By Ed DeRoche
The idea for this blog came from one of our colleagues who lives near a botanical garden park and sent me pictures of several flower gardens. A garden has been suggested as a good metaphor for life and that “nature” (the natural world) is a great teacher.
Plant the seeds of good character in your classroom. If you plant the wrong seeds you will not have a garden that you like. The foundation of a beautiful garden (life’s goals and dreams) require good soil, water, fertilizer, pruning, and weeding.
Let’s visit our character education garden and share six snapshots for our character education scrapbook.
MAY is the month of flowers. It may be of interest first to get a perspective.
May, more than any other month of the year, wants us to feel most alive.—Fennel Hudson
Think about “positive attitudes.”
The world’s favorite season is the spring. All things seem possible in May.—Edwin Way Teale
Thank about “possibilities,” they are there if one looks for them.
If you tend to a flower, it will bloom, no matter how many weeds surround it.—Matshona Dhliwayo
Think about “Zoom and room.”
If you look the right way, you can see that the whole world is a garden.—Frances Hodgson Burnett
Think about “positive thinking.”
Flowers grow back, even after they are stepped on. So will I.—Unknown
Think about “second chances.”
Our job as teachers and parents is to help young people learn to make good, positive, ethical choices, and learn to take responsibility (a virtue) for their actions; to be willing to accept the negative consequences of their actions/behaviors and to do something about them—being responsible.
Responsibility is knowing and doing what is expected of a person; that is, doing what is right, being dependable, and fulfilling what one agrees to do even is if it means “unexpected sacrifice.”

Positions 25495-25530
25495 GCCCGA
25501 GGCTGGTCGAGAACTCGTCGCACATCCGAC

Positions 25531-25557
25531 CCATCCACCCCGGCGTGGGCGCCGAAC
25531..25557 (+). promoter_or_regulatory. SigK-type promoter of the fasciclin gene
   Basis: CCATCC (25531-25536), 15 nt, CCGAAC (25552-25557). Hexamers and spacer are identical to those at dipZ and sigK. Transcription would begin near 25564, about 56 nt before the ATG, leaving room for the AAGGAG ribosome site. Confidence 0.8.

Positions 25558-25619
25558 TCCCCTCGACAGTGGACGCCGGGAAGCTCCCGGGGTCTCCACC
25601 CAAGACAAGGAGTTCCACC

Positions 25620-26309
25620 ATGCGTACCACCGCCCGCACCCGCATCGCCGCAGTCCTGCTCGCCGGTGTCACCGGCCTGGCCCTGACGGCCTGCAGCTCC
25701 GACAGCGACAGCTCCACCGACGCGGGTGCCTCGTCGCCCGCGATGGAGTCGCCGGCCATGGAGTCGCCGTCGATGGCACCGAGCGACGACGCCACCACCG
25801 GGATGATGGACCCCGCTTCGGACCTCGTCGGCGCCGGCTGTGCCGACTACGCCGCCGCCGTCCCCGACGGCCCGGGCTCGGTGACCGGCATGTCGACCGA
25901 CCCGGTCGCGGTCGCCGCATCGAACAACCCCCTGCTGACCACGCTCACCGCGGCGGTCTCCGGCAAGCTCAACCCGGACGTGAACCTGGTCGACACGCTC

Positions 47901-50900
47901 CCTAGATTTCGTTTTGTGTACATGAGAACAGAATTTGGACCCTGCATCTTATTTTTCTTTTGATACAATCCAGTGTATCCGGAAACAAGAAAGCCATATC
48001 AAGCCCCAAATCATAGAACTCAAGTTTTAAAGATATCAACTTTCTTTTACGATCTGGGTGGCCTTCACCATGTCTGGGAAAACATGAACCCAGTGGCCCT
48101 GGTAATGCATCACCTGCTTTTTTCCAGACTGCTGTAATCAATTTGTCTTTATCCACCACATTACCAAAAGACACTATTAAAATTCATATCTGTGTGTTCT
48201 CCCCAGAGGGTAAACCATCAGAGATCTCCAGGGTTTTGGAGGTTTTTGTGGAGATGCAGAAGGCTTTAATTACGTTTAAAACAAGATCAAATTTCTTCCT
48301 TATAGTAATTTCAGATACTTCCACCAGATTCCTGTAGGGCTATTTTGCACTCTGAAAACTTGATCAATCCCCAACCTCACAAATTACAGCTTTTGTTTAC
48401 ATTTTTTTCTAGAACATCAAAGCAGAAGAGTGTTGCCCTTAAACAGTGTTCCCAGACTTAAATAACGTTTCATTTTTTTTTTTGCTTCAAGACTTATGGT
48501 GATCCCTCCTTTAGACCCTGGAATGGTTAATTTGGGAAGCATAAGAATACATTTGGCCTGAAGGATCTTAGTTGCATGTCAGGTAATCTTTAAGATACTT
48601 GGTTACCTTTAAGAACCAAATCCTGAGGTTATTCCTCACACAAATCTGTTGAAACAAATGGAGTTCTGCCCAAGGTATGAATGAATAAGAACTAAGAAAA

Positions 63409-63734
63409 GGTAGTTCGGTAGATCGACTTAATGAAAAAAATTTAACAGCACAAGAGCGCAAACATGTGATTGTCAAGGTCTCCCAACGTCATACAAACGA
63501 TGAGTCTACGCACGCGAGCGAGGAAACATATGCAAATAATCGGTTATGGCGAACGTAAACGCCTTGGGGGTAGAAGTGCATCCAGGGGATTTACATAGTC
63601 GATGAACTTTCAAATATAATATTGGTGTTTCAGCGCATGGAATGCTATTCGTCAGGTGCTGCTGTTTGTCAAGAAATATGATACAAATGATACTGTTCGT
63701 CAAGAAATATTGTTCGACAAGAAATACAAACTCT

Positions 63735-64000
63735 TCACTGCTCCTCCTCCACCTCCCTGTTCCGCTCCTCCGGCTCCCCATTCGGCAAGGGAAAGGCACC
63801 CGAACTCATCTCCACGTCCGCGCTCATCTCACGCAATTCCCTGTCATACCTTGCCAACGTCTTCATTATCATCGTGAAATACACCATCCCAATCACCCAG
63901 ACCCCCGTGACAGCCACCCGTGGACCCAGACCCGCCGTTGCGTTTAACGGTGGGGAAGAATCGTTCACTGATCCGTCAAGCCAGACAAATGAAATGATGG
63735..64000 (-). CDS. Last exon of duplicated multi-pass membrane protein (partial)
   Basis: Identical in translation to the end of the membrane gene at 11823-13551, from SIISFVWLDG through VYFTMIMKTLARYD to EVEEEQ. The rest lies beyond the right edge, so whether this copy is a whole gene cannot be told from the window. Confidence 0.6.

Sir Josiah Stamp writes: “It is easy to dodge our responsibilities, but we cannot dodge the consequences of dodging our responsibilities.”
Joan Didion, American journalist, notes that: “Character is the willingness to accept responsibility for one’s own life—it is the source from which self-respect springs.”
We know that positive relationships can help reduce the negative effects of stress and boost one’s self-esteem.
We know that it starts with the teacher taking time to build trust with each student. We know that trust must be a joint responsibility between a teacher and his/her students.
Teachers tell us that we need to pay more attention to the relationship factor because strong relationships help reduce behavior issues, improve classroom climate, enhance student attitudes and attention, and contribute to student achievement.
James Comer, professor of child psychiatry at Yale University, notes that, “No significant learning can occur without a significant relationship.”
“Character Development is a relational process. Character is a construct that links the person positively to his or her social world. Relationships are the foundation of character.”
Tuft’s Institute for Applied Research in Youth Development
- Reputation is what you are supposed to be; character is what you are.
- The circumstances amid which you live determine your reputation; the truth you believe determines your character.
- Reputation is the photograph; character is the face.
- Reputation comes over one from without; character grows up from within.
- Reputation is what you have when you come to a new community; character is what you have when you go away.
- Your reputation is learned in an hour; your character does not come to light for a year.
- Reputation is made in a moment; character is built in a lifetime.